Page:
1. Background noise is a big issue for him and concentrating on home work so we aim to reduce the background noise at home during the early evening when homework is a priority.
  2. When I’m giving instructions to Connor, he understands best when he is looking directly at me and can see my lips moving.
  3. I try to use simple but instructive sentences when giving him directions to perform an activity. If I give him a second activity before the first is completed, generally neither are accomplished or accomplished well.
  4. I speak slowly and clearly at a slightly increased volume.
  5. If I really want the activity to be accomplished, I make sure I have him repeat the instructions back to me (although I find this last one handy for all three of my boys!!).

Implementing Strategies for CAPD in a Child's IEP

The following strategies are also included in Connor’s IEP (Individual Education Plan).

  1. He is to be provided with preferential seating which usually means a front row seat.
  2. He is not to be penalized for spelling, especially when computer assistance is not used.
  3. An FM system is to be used in each of his classrooms meaning each class is outfitted with a speaker system and the teacher wears a microphone which amplifies his/her voice.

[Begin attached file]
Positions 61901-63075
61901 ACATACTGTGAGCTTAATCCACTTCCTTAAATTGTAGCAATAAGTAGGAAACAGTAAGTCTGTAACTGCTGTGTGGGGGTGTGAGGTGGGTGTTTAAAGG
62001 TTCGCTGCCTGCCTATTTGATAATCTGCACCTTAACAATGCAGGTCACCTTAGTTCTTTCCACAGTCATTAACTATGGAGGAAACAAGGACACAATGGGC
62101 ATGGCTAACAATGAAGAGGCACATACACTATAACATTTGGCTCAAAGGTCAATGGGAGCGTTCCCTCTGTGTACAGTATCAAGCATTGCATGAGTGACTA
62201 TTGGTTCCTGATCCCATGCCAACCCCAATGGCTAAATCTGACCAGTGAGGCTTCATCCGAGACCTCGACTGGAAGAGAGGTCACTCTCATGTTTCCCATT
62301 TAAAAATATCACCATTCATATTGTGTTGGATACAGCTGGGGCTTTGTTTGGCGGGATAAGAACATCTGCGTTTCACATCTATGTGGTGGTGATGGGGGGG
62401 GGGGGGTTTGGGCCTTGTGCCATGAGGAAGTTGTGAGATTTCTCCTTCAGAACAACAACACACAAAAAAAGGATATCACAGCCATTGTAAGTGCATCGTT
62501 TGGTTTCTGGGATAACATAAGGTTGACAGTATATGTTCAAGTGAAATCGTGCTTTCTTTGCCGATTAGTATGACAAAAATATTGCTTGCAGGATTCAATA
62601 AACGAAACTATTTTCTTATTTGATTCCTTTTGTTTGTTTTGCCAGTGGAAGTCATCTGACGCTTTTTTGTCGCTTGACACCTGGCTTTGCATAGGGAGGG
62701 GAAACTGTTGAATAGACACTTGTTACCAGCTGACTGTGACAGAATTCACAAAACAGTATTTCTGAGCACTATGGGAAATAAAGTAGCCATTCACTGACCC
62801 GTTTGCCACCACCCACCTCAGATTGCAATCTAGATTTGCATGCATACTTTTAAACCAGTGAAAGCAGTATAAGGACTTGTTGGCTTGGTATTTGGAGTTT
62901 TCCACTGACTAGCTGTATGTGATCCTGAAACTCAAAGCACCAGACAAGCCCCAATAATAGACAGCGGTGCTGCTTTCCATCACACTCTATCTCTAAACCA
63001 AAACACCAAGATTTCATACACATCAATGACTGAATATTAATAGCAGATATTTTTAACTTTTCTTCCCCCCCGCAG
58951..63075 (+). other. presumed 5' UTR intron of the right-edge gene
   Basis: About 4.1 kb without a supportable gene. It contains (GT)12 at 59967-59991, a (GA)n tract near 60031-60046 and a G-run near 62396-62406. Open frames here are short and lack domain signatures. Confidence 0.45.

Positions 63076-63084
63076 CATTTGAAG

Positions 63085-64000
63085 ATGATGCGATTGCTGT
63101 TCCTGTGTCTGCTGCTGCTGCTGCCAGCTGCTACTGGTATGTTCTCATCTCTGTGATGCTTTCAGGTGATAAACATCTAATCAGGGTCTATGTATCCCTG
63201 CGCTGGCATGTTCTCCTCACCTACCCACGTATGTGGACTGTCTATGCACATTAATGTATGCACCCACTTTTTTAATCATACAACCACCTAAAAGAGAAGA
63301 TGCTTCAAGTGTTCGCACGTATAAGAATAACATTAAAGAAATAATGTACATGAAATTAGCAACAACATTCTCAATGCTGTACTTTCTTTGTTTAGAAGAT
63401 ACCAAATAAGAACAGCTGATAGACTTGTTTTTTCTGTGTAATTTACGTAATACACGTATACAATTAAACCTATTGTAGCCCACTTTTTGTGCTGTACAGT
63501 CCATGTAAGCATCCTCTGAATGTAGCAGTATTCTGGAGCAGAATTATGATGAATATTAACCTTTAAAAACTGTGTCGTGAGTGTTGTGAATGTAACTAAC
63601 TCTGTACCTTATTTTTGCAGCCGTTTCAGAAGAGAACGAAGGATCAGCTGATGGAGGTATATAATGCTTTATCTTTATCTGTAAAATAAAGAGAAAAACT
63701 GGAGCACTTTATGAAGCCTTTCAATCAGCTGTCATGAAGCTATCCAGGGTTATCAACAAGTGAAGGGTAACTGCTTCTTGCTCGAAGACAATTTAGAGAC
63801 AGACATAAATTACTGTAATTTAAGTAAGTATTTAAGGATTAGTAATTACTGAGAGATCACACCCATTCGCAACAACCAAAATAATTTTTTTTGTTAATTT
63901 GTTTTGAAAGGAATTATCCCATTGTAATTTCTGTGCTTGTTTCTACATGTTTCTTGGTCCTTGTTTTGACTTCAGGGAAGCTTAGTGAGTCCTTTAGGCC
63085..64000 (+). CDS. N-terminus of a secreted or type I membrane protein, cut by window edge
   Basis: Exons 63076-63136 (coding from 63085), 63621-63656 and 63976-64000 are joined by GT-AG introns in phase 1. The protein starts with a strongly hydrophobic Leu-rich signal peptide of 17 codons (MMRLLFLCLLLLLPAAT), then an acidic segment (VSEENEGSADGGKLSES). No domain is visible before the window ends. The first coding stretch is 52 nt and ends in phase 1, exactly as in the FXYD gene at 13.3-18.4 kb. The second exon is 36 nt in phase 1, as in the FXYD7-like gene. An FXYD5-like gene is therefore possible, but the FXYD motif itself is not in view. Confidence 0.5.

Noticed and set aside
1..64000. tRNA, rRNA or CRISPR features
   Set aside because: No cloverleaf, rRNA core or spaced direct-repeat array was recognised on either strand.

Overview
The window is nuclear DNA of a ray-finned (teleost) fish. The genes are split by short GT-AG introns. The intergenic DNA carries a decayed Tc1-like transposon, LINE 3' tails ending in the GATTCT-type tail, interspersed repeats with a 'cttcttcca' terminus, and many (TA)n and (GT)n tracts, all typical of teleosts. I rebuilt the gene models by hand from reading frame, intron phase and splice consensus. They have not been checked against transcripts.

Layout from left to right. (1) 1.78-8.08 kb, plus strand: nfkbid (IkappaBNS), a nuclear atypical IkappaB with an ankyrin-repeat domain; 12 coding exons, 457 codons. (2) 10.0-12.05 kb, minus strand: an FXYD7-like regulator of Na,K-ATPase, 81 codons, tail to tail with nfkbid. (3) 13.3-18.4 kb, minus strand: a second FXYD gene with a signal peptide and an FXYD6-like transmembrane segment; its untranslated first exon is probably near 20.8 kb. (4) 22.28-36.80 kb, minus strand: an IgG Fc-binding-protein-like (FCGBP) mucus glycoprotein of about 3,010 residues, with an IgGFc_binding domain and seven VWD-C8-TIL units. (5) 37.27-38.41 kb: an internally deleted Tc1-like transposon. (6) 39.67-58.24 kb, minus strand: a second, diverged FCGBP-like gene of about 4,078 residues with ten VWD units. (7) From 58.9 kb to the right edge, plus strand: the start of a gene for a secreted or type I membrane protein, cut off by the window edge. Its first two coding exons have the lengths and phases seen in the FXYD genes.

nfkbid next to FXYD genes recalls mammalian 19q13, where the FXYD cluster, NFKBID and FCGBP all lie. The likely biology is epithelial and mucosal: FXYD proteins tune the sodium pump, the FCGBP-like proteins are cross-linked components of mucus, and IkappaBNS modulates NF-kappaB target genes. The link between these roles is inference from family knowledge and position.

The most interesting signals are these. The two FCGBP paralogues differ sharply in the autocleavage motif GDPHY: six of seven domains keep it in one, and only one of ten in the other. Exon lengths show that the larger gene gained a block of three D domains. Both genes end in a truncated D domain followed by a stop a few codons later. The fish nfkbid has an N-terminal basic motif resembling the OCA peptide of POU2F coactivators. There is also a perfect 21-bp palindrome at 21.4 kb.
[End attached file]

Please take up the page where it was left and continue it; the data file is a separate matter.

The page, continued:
4. He is provided with extra time for assignments and tests when needed and tests may be written using Kurtzweil which reads the test to him.

Finally, it is vital for Connor’s academic success to track his assignments and schedule his time using a calendar system. This area of organization is the hardest for Connor to maintain although as he gets older he slowly makes gains in this area!

Success in School and Society is Possible with CAPD

Although the double whammy of slow visual perception and CAPD have made school a more challenging activity for Connor, parental and school support have contributed to an overall happy and successful teenager. However, the implementation of the above strategies is essential to success. Children with CAPD and other learning differences will usually have to work harder to achieve in school and sometimes in society but those same work habits will pay off in later adult life. Hard work that becomes second nature in school will often transfer to the same hard work ethic in post- secondary education and in their chosen career. Children with CAPD can become successful adults, perhaps even more so than other classmates by using the coping strategies learned and by virtue of the hard work necessary to achieve.